South Sudan: The Magic 8 Ball Says “Outlook Not So Good”

Posted on July 31, 2011


Way back in May I meant to take an hour or two to write up a post on South Sudan and its impending independence. But then I got on a plan to Kenya, and that trip took several days, and by the time I just wanted to go to sleep so I decided not to write it. There was, at the time, a good deal of action on the border-to-be and I had thought it would be a good time to try to piece together the major actors and incentives for action in the region. After all, the Sudanese split had everyone on edge.

Given Omar al-Bashir’s muddy record with the world after his involvement in Darfur and the decades of bloody war between north and south, given the presence of vital Sudanese oil along the proposed border, I (and many other actual analysts) were shocked by the relative peace and timeliness of the referendum on independence. Everyone was holding their collective breath as the date announced (George Clooney, no lies, hired satellites to monitor the border to track troop buildups to prevent any possible bloodshed via early peacekeeping actions).

The referendum passed without incident. Bashir was relatively bucolic about the whole process. The South Sudanese government-in-waiting was giddy. And then all hell broke loose in Abyei, but that’s another matter. I wanted to write about that, but now I’ll write about this:

Someone asked me in an e-mail the other day, given all that’s happened, what I thought the prospects were for the success of South Sudan. After all, one of the most common sound bites after independence was that this new nation is the most troubled, least developed, poorest nation to achieve statehood in recent history (read: in the modern world order’s era). And the calculus has been, since May, rapidly shifting.

I’d been following this story’s development for a few years (all the more so for Clooney’s involvement—who can resist those eyes?), but I’ve gained a newfound interest and insight since coming to Kenya. On the night of South Sudan’s independence, I found myself invited to a party for the occasion, in part hosted by Baha’i families giddy-drunk on peace and autonomy. But I noticed that there were several South Sudanese expats at the party.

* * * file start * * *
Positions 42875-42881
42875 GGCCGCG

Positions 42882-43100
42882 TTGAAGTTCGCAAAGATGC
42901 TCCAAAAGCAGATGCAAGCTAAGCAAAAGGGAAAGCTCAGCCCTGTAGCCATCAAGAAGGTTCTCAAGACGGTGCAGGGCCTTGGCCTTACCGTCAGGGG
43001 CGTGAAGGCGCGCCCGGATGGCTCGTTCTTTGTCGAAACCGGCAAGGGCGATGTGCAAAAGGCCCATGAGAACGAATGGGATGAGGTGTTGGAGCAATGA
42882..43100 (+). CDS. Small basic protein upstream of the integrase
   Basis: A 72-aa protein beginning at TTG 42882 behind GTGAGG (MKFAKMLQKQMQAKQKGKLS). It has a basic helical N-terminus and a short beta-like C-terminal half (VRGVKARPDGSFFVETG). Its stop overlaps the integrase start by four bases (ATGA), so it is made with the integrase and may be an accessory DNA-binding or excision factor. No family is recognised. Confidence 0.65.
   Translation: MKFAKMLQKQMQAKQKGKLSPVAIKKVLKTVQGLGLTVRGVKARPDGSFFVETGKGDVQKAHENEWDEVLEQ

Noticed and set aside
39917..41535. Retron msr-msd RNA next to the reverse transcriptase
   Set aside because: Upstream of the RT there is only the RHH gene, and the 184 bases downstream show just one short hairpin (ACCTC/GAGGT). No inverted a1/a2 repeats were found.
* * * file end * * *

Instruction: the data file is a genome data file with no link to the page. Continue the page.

After chatting with these South Sudanese, I found that there’s a good, long history of population exchange between Kenya and South Sudan. Actually, it’s a good story, so allow me one aside that I’ll try to artfully weave back into this larger story—

South Sudan doesn’t have a great historical record, but it’s largely interacted with a region of the world we’ve known throughout history as Nubia. At times the Dinka-speaking (mostly, there are many other languages and tribes) tribes of the South Sudan were part of the larger Nubian culture. But more often than not they were slaves or captives of the Nubians proper, the Egyptians, the British, the Arabs, and a host of others. It was a jannisary-ish process whereby the most talented of the Dinka and other tribes were often conscripted into the service of Muhammad Ali’s Egypt or the Sultanate of Sennar or the British Empire.

During WWI, the British used a gang of conscripted (South) Sudanese Askari Riflemen in their campaigns. After the campaign, they resettled them rather randomly in the fast-growing town of Nairobi on a small, forested hill at the outskirts of the nascent metropolis. But the British never got around to giving them the title to the land, so at independence the Sudanese settlers, fearing nationalist retribution, called themselves Kenyans and named themselves the Nubi tribe (for Nubian). To cement their control over government-owned land and seek their own wealth, they constructed numerous shacks and became unmonitored landlords to countless Kikuyu, Luo, Luyah and other immigrants, extorted as squatters on unregulated land. The hill was called Kibra in their language, now the famous slum Kibera, housing at least a third of Nairobi’s population on less than a tenth of its land.